A visiting physician from California held outreach presentations on a Medicare outreach program designed to help senior citizens stay healthy and avoid hospital stays.

Dr. Tien Trinh said he came to Guam to start the program at the request of Dr. Hoa Nguyen of American Medical Clinic.

Helping senior citizens

Nguyen said a lot of senior citizens on Guam don’t have a primary physician or wellness program. “Basically, when we catch them they are sick already. They end up in the hospital,” he said. Nguyen said a lot of patients don’t have anyone to check up on them.

Trinh has been running a similar Medicare outreach program in the U.S. since 2013. He helped start the program locally in March. He said the program focuses on disease prevention.

"Over the past 10 to 15 years in medicine, we realized the traditional way of treating a patient – where you wait for the patient to get sick you come see the doctor – that method does not work in the long run,” said Trinh. He said there is now a shift in how patients are cared for to have a longer and healthier life.

The program focuses on four things: quality of life, disease prevention, maintenance and early intervention, according to Trinh.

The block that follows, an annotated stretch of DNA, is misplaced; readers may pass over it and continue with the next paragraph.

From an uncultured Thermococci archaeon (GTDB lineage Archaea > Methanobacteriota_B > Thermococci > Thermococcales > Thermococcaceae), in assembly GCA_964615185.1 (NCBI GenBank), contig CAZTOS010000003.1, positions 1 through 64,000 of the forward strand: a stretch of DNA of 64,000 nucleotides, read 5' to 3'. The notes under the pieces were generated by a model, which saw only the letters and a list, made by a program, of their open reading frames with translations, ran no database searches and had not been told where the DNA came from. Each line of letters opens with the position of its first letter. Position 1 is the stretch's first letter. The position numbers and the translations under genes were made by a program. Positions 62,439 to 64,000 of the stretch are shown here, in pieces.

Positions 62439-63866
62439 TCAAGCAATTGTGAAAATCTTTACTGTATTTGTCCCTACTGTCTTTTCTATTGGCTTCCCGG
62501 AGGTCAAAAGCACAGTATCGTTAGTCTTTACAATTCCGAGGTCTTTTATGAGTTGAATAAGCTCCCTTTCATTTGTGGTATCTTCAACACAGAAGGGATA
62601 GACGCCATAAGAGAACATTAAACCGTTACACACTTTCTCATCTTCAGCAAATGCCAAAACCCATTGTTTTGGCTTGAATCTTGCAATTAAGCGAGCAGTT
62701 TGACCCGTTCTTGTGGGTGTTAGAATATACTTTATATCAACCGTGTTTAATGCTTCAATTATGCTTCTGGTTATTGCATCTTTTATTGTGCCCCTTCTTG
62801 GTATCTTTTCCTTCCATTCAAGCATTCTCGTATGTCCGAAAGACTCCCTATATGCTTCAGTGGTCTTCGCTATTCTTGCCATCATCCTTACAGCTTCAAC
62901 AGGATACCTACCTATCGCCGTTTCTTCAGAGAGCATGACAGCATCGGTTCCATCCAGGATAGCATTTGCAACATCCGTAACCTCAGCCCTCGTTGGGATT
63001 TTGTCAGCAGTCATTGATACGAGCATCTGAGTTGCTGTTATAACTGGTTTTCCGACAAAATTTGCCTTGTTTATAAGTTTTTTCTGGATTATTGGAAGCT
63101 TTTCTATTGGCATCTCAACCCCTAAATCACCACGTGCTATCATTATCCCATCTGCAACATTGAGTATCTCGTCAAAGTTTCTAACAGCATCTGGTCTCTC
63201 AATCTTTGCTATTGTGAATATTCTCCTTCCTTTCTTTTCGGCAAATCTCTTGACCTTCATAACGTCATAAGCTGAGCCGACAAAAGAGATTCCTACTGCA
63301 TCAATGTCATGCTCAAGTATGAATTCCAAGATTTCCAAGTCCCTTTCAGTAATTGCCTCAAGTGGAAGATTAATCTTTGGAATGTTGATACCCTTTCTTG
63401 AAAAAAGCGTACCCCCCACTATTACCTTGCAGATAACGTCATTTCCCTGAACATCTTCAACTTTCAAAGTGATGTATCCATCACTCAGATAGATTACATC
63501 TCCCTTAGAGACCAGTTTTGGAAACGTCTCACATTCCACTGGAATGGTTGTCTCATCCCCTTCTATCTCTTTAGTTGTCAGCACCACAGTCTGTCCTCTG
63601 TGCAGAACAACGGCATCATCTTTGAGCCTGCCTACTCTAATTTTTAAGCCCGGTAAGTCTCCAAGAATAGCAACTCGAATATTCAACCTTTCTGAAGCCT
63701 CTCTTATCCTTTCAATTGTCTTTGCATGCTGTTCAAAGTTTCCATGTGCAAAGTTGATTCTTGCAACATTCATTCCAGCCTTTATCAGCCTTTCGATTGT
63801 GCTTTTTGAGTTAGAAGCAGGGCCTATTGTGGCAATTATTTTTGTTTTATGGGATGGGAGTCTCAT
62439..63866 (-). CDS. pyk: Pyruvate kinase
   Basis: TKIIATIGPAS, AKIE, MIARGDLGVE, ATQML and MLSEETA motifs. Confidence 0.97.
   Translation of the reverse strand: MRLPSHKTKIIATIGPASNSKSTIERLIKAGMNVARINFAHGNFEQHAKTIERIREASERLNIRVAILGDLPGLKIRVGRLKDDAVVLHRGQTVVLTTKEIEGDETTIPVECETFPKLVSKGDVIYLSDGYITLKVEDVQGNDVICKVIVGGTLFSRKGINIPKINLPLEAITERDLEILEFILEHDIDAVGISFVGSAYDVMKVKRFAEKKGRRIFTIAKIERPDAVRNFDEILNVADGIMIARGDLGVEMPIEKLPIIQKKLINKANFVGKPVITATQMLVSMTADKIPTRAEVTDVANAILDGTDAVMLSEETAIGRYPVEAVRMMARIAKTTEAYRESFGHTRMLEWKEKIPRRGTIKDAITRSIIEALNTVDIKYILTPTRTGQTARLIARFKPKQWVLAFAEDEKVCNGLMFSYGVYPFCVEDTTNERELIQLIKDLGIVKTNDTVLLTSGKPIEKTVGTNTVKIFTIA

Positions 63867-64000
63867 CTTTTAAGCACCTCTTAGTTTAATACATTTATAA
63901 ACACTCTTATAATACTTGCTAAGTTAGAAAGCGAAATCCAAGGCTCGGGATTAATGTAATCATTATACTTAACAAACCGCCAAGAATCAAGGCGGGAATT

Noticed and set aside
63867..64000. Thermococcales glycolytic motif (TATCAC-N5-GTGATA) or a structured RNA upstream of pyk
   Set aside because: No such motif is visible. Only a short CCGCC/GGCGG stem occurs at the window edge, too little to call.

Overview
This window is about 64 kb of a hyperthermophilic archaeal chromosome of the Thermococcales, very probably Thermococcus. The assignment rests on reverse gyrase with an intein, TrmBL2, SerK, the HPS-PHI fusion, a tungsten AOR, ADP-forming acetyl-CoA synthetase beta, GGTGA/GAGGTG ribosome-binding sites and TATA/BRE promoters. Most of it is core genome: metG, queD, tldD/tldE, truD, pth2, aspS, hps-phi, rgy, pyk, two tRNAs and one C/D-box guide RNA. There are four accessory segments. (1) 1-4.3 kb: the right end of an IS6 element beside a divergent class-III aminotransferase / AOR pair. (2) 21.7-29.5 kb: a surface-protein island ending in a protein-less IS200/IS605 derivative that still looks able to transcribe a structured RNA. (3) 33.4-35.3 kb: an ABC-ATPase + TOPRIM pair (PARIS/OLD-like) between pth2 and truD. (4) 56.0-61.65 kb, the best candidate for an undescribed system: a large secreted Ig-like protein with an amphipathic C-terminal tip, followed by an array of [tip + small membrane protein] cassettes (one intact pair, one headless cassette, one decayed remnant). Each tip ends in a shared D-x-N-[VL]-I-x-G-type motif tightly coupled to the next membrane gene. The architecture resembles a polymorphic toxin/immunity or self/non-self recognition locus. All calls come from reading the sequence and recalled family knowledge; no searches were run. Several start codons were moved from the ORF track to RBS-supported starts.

"We understand our patients will get sick," Trinh said. "It doesn’t matter how good you are as a doctor. But the key is, you find a patient in the early process of getting sick and it is much easier to deal with it."

Evaluating patients

Under the program, patients are seen by a doctor on a regular basis, two to eight times a year, whether they are sick or not. Patients undergo an evaluation to determine how often they will be seen yearly. Every patient is assigned a nurse who contacts them at least once a month and acts as a health coach and liaison between the patient and doctor.

To be eligible for the program, a patient must have Medicare Part B coverage, which pertains to physician visits.

Nelia Dulay, 69, was present for the outreach Thursday at the Dededo Mayor's Office. She described the program as “excellent” and thought it would help improve the overall health of her peers "of course, 100 percent."


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